Meanwhile, Spock has managed to work around the loss of primary sinse-oars by developing a jury-rigged radar/sonar system that allows them to use Coriolis motions within the brown dwarf to detect the Gorn ship, complete with a TOS-callback sound effect (bravo to this choice). Also brilliant is Pike’s decision to use the gravity of the brown dwarf to drop their last photon torpedo onto the Gorn ship (since the cloud would affect its navigation). While this succeeds in destroying the vessel, Spock’s radar quickly shows two more ships…and one giant mothership are also out there—and now they know where Enterprise is.
Pike’s decision to attempt to escape by flying Enterprise deeper into the brown dwarf calls to mind all those classic submarine films where the boat sinks to near crush depth, and it absolutely works. The creaking and moaning we hear totally sells the idea that they are in danger of being crushed, as do the scenes shot in the lower decks, especially a scene that also borrows from the grand submarine tradition where Chief Kyle (André Dae Kim) barely escapes before the compartment door is sealed behind him.
The C-plot in sickbay is also well done, if relatively brief. Una ends up being injured more than she initially let on, and with sickbay out of power, Dr. M’Benga and Nurse Chapel (Jess Bush) must rely on some “archeological medicine.” They also need to rely on blood for a transfusion, but supplies are running out. Una refuses to take the last unit of blood available, insisting instead that Dr. M’Benga give it to another crewmember just as she’s being sedated. When she awakens, she realizes that she has indeed received blood—directly from Dr. M’Benga. This is a nice continuation of the trust they put in each other at the end of last week’s episode, and the look that they exchange says everything.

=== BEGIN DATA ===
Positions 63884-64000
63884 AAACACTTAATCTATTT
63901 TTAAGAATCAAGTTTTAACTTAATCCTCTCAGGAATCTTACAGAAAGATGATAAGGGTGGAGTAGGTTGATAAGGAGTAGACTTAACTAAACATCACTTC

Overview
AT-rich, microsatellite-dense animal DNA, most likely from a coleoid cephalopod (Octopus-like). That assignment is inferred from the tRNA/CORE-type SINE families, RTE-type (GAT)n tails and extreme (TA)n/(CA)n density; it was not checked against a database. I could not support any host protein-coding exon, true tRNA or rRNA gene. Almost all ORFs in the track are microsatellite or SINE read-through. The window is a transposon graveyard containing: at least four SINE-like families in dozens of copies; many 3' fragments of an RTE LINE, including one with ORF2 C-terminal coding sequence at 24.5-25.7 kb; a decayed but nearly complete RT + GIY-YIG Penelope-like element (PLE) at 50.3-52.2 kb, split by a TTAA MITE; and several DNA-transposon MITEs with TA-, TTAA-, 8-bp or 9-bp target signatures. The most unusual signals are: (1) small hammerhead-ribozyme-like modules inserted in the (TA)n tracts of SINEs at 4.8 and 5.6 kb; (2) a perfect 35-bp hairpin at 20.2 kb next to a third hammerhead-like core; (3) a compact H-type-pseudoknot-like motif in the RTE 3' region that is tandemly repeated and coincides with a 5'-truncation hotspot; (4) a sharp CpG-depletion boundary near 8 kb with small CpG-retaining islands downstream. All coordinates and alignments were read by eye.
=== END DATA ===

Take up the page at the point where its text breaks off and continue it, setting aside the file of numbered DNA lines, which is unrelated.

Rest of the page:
The theme of healing also plays a role in the resolution of the main story. With the Gorn still nearby, the nearby black hole is beginning to pull enough material away from the brown dwarf that Enterprise is at risk of being exposed. Since there are no periscopes on board, Spock and La’an set off in a shuttle craft to check on what the Gorn are up to. When they see the two Gorn ships flashing lights to each other as a means of communication (yet another submarine parallel!), it triggers a memory for La’an—one that she is struggling to place.
Her solution is to have Spock perform a mind meld on her in an attempt to fully retrieve the memory. This scene is filmed well and performed well by Christina Chong and Ethan Peck, particularly Chong playing both her adult and younger selves. I’m not sure I entirely buy the technique being able to surface the exact right memory for the situation nor the fact that she retained a detailed record of the Gorn code such that she could fake a message. But the overall strength of the episode makes it easy to overlook any niggling issues.